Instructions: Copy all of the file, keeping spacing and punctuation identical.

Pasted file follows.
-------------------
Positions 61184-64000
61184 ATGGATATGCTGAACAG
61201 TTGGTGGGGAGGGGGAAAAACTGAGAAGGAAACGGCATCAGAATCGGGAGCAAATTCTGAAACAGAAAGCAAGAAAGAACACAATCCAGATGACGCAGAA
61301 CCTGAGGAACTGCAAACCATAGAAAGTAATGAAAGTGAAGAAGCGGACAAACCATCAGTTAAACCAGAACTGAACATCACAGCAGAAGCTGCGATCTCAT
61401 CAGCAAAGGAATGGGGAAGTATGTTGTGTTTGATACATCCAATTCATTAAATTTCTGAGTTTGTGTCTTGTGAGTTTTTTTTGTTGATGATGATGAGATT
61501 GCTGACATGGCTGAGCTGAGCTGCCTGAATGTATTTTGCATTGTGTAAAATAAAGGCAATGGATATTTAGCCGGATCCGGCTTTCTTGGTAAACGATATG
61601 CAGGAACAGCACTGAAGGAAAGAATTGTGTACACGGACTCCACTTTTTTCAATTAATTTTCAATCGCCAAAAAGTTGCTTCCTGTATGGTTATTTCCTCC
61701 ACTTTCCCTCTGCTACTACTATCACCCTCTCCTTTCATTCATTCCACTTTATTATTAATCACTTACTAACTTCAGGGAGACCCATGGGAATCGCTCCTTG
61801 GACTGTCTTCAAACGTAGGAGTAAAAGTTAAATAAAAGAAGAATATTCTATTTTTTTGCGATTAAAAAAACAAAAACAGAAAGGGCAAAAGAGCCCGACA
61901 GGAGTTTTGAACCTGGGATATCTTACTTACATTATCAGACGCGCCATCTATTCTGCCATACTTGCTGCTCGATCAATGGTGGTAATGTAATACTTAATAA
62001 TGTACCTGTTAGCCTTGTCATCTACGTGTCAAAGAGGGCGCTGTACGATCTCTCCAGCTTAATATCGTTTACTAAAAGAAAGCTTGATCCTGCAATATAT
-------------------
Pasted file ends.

Positions 61184-64000
61184 ATGGATATGCTGAACAG
61201 TTGGTGGGGAGGGGGAAAAACTGAGAAGGAAACGGCATCAGAATCGGGAGCAAATTCTGAAACAGAAAGCAAGAAAGAACACAATCCAGATGACGCAGAA
61301 CCTGAGGAACTGCAAACCATAGAAAGTAATGAAAGTGAAGAAGCGGACAAACCATCAGTTAAACCAGAACTGAACATCACAGCAGAAGCTGCGATCTCAT
61401 CAGCAAAGGAATGGGGAAGTATGTTGTGTTTGATACATCCAATTCATTAAATTTCTGAGTTTGTGTCTTGTGAGTTTTTTTTGTTGATGATGATGAGATT
61501 GCTGACATGGCTGAGCTGAGCTGCCTGAATGTATTTTGCATTGTGTAAAATAAAGGCAATGGATATTTAGCCGGATCCGGCTTTCTTGGTAAACGATATG
61601 CAGGAACAGCACTGAAGGAAAGAATTGTGTACACGGACTCCACTTTTTTCAATTAATTTTCAATCGCCAAAAAGTTGCTTCCTGTATGGTTATTTCCTCC
61701 ACTTTCCCTCTGCTACTACTATCACCCTCTCCTTTCATTCATTCCACTTTATTATTAATCACTTACTAACTTCAGGGAGACCCATGGGAATCGCTCCTTG
61801 GACTGTCTTCAAACGTAGGAGTAAAAGTTAAATAAAAGAAGAATATTCTATTTTTTTGCGATTAAAAAAACAAAAACAGAAAGGGCAAAAGAGCCCGACA
61901 GGAGTTTTGAACCTGGGATATCTTACTTACATTATCAGACGCGCCATCTATTCTGCCATACTTGCTGCTCGATCAATGGTGGTAATGTAATACTTAATAA
62001 TGTACCTGTTAGCCTTGTCATCTACGTGTCAAAGAGGGCGCTGTACGATCTCTCCAGCTTAATATCGTTTACTAAAAGAAAGCTTGATCCTGCAATATAT